Guerrilla Girls! - She-Punks & Beyond 1975-2016
Guerrilla Girls!, Ace Records much-anticipated first release of 2023, takes us on a thrilling ride from punks mid-70s origins, via the left-field post-punk groups, jangly female combos, grunge bands and vigilante Riot Grrrls of the 80s and 90s, to the she-punk bands of recent years a five-decade alternative to the macho hegemony of rock.
The collection highlights songs that emerged out of a dynamic underculture of female creative expression. What unites the featured artists is a healthy disregard for the way the music industry ties up its female performers into pretty, neo-liberal packages. From Patti Smith, universal mother of the punk movement, to the Bags, Bikini Kill and Skinny Girl Diet, this music is anti-A&R. Including lesser-known names such as San Francisco street punk Mary Monday and London-based experimentalists pragVec, it shows that, rather than being a few novelty bands existing on the margins, these performers represent a stronger, more three-dimensional version of the female experience.
Glorious resistance was on display in the first wave of UK female-fronted punk bands. Poly Styrenes charged vocals on X-Ray Spexs Iama Poseur, for instance, were a deliberate refusal to be a pretty punkette. With 15 year-old Lora Logic on saxophone, X-Ray Spex epitomised a fearless, self-defined agency that was at odds with the pastel shades and flowery, submissive Laura Ashley version of 1970s girlhood. By the early 80s, there was a hugely vibrant scene propelled by the diverse rhythms and voices of post-punk feminism. Lora Logic had left X-Ray Spex to form the interweaving textures of Essential Logic, the Mo-dettes mangled ska and off-kilter pop, and Birmingham band Au Pairs sliced political rigour into their lyrics and funky guitar work.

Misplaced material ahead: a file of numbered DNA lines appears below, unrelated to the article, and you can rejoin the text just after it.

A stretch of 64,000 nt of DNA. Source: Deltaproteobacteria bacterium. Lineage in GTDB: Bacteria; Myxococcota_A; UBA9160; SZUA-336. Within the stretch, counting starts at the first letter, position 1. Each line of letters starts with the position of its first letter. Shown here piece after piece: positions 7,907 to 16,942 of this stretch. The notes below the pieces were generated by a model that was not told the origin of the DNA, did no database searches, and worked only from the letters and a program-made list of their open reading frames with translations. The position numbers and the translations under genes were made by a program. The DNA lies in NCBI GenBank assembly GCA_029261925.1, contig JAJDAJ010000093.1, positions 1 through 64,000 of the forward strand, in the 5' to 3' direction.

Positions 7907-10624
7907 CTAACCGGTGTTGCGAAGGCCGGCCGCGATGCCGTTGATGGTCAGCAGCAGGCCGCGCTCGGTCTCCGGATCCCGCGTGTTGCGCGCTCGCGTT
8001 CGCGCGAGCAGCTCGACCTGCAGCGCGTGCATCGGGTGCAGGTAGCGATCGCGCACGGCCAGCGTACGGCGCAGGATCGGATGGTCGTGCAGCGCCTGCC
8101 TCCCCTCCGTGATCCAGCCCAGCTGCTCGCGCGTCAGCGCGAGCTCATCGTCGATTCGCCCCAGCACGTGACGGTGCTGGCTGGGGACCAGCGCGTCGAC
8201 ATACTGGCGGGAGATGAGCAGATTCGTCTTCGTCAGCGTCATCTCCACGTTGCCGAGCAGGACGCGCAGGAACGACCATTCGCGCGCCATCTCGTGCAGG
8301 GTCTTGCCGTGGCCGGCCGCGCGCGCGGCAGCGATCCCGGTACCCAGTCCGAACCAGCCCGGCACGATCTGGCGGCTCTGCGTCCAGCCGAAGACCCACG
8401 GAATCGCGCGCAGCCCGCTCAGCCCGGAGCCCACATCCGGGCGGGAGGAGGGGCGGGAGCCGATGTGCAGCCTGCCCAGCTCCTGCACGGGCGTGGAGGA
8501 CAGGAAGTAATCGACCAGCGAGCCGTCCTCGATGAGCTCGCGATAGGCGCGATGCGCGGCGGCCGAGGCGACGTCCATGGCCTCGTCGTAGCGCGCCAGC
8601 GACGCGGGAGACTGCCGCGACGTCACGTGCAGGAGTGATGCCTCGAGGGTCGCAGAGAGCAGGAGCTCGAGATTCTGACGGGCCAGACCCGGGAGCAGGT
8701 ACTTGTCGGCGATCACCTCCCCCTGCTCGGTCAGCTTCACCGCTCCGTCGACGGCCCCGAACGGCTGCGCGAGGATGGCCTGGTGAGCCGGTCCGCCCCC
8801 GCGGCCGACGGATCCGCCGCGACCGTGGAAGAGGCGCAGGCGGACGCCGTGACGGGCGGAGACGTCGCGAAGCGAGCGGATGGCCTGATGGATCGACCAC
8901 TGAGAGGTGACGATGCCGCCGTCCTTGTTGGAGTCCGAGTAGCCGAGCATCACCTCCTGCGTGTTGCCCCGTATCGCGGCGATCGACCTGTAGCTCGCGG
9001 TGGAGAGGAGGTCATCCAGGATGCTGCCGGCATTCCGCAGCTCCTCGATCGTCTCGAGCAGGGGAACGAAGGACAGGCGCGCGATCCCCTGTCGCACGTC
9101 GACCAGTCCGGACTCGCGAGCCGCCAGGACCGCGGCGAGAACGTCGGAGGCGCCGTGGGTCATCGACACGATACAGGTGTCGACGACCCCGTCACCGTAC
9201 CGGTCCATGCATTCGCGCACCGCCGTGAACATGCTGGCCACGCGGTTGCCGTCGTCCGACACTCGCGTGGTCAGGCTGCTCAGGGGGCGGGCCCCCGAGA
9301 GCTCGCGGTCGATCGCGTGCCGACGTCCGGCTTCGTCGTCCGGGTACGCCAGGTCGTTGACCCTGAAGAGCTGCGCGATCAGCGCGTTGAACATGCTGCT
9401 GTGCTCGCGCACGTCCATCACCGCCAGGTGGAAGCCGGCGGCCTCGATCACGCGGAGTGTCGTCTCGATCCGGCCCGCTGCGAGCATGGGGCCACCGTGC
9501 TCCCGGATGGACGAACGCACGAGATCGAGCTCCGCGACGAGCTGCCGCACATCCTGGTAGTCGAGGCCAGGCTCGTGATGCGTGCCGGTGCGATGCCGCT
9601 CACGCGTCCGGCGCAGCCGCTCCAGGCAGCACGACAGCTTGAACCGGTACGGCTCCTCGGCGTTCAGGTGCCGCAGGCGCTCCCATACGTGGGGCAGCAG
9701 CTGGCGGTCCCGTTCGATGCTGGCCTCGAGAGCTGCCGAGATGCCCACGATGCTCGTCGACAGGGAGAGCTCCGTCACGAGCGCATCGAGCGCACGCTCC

Some female artists took that elemental energy into pop, creating pop-punk with a twist. Weve Got A Fuzzbox And Were Gonna Use It!! made a statement on music technology and female power with a cheeky play on words. Their song Rules And Regulations shows that what Guerrilla Girls do well is debunking taking genres of popular song and turning them inside out like the way the Pandoras and the Pussywillows would amp up the driving beat and high vocals of the 60s girl group style, and subvert it with a DIY garage element. In its fanzine culture, use of montage and DIY music, 90s Riot Grrrl bands such as Bikini Kill and Bratmobile drew direct inspiration from 70s punk, articulated through the prism of Third Wave feminism. Too often, Riot Grrrl gigs were invaded by men intent on heckling the enemy. Liz Naylor, manager of British Riot Grrrl band Huggy Bear, says that their concerts became war zones. From the US grunge and Riot Grrrl scenes emerged more female instrumentalists, with bands such as L7 and Babes In Toyland proving that it was possible to recruit cutting- edge drummers, bass players and guitarists. Lori Barbero, whose relentless power drumming is a major element of Babes In Toyland, took the one instrument that has been a staple of male rocknroll and made it her muse.
In the 2000s a new generation of girl-punk bands drew on the Riot Grrrl underculture to form their own sound. London trio the Tuts refashioned C86, Riot Grrrl and lush dream pop on songs like the ironically titled Let Go Of The Past, while the Regrettes injected shots of ska and doo wop into their explosive West Coast pop-punk. What began with Patti Smith and 70s punk has grown into a vast, spikey infrastructure of girl music. Many take inspiration from their foremothers, like Skinny Girl Diet whose vigilante feminism and punk distortion has been championed in return by Viv Albertine of the Slits. As long as these female artists stay aware of their musical vision and what they are trying to express in a sense, A&R themselves the underculture will continue to grow and flower. And this Guerrilla Girls! compilation is a celebration of that power.